Back in March, a friend of mine said “Hey, did you know the University of Alaska campus in Nome does guided one day birding trips over three Saturdays in May/June? And the trips only cost $45 each? Interested?”
Well, yeah, I was interested. But that $45 is a little deceiving because you still have to get yourself to Nome ($300-$700 airfare from Anchorage) and you have to get housing in Nome (~$200/night) and you might want to get a rental car in Nome (~$120-180/day if you can even find one) and and and… It’s a long story but to save costs I traded in some of my airmiles for airfare and convinced Jenny to come up from Idaho for the weekend in early June to share the rest of the costs. We never did get a rental car but apparently 3 months notice isn’t enough time to rent one when you’re going to Nome at the height of the migration season and the place is packed with birders.
There’s three roads out of Nome. One heads to the east, mostly along the coastline, out past Safety Sound to Council, about 72 miles. You might recognize some of those place names if you’ve ever watched anything about the Iditarod race. That’s the Nome-Council Road. Then there’s the Kougarok Road (technically the Nome-Taylor Highway) which heads mostly north out of Nome through the interior of the Seward Peninsula for 86 miles and ends about 25 miles shy of Taylor at the Kougarok River. Lastly there’s the Teller Highway that heads west out of Nome for 72 miles and largely parallels the coastline to the community of Teller. On a previous birding trip (when I had been able to get a rental car) I’d done most of the Council Road and all of the Kougarok Road, but Teller was on still on my undone wish list so that’s the weekend I chose. Thankfully Jenny was able to squeeze some time out of an extraordinarily busy schedule to come with me on that weekend.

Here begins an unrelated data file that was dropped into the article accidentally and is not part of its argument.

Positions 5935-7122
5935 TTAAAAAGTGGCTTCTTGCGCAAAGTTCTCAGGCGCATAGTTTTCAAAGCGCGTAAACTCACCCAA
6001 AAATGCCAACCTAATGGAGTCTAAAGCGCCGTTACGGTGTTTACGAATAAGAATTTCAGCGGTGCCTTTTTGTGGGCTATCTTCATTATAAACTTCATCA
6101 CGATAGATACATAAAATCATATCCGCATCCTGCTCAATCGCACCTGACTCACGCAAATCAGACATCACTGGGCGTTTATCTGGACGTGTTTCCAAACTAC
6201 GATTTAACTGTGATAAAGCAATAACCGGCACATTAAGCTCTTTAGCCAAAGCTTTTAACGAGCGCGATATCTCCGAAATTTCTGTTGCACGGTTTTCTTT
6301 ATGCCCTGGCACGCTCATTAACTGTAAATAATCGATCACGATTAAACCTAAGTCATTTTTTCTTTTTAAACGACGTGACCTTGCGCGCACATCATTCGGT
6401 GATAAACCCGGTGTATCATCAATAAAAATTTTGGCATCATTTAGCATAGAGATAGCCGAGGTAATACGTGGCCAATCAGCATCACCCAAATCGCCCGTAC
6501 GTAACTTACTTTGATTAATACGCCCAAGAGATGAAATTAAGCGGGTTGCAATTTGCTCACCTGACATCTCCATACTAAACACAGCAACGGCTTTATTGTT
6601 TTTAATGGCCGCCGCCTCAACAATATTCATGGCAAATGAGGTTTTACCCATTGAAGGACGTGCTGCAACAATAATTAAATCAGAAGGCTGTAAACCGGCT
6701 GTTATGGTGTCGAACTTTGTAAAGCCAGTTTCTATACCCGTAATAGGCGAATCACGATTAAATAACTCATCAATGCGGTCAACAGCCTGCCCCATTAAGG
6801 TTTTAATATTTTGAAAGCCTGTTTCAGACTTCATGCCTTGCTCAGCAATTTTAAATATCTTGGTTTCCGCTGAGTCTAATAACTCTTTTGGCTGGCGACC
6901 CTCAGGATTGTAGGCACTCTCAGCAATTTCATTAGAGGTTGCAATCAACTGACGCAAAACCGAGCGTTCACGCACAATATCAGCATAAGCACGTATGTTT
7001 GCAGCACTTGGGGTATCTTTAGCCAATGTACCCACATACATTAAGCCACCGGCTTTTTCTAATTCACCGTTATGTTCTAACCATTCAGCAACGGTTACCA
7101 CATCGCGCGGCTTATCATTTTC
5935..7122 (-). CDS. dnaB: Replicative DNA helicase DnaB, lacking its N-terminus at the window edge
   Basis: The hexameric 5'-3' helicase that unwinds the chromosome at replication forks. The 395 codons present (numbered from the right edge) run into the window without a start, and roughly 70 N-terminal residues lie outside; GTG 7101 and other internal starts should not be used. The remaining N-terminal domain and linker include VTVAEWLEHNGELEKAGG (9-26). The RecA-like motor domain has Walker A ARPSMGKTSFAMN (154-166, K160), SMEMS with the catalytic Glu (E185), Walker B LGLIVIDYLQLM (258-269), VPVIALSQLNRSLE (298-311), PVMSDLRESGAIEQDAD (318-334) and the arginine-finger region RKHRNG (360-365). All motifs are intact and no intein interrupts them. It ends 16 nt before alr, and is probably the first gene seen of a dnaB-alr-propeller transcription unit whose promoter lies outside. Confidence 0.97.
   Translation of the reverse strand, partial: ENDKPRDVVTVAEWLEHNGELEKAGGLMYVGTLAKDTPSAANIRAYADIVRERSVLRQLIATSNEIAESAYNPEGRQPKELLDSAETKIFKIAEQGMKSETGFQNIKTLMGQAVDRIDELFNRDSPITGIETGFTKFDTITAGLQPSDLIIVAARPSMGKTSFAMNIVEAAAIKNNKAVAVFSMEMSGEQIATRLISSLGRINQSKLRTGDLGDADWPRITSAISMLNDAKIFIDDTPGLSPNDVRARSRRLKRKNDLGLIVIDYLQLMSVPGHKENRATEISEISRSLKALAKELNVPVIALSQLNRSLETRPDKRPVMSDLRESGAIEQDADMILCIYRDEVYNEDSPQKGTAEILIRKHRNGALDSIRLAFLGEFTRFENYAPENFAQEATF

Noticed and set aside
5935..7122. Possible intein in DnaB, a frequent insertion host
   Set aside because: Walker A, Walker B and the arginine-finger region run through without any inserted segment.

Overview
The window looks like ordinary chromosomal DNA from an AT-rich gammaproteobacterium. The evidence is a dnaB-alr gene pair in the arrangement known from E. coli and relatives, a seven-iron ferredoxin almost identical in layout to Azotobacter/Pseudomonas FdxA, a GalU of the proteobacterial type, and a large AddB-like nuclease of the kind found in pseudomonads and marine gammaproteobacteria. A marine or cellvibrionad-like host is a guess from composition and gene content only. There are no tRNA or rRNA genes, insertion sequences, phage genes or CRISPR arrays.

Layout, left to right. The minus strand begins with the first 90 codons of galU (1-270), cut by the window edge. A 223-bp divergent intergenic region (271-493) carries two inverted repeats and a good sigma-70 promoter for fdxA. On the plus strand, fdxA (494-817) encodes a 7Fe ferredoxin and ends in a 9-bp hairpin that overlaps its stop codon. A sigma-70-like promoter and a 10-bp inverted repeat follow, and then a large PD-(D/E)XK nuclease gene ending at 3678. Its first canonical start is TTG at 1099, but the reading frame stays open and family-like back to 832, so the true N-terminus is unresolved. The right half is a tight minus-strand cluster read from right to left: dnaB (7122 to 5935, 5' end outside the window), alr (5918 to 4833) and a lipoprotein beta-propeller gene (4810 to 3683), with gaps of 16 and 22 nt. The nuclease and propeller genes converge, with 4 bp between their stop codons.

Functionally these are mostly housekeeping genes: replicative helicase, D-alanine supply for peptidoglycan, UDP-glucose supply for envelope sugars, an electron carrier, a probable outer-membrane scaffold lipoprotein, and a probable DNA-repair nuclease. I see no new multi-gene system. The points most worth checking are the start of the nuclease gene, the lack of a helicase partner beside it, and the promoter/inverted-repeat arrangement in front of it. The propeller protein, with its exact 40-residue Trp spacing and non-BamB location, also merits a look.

I could go on and on about the whole weekend and our scheduling of it, but that’s not the point. Nome is great from a birding perspective because it’s relatively easy to get to (especially if you’ve got a pile of airmiles on Alaska Air as I do), it’s big enough to have hotels and b&bs and restaurants and grocery stores and it’s western and coastal so you get a ton of birds coming through that nest in Arctic regions but aren’t so easily seen elsewhere.
The short of it was that I picked up five life-list birds: gray-tailed tattler, bar-tailed godwit, rock ptarmigan, white wagtail, and bluethroat. Out by the Teller landfill Jenny got a way better view of the bluethroats than I did–I mostly saw them enough to see the flight/drop behavior, never did see the blue throats–but that’s okay because there were several musk ox wandering about at the same spot and they’re always fun to watch.
And the wagtail spotting was one of those funny timing moments. White wagtails are often seen at a particular spot in Teller, but you can’t/shouldn’t go there without the permission of locals. So we didn’t know if we’d see them or not. We’d been playing tag with a couple of other small groups of birders throughout the morning and one of those groups had finally taken off for Teller to see what they could see and then slowing down to bird on the way back. We stopped at a bridge about 25 miles shy of Teller and were all looking around to see what was in the riparian habitat there when that car of men stopped on their return trip. One of our crowd called to them “Did you see the white wagtails in Teller?” And one of them said “No, but we’re looking at that one over there…” And of course the rush was on and the wagtail was kind enough to hang out in a relatively bare shrub and pose for about 10-15 minutes so all of us could get a great look at him.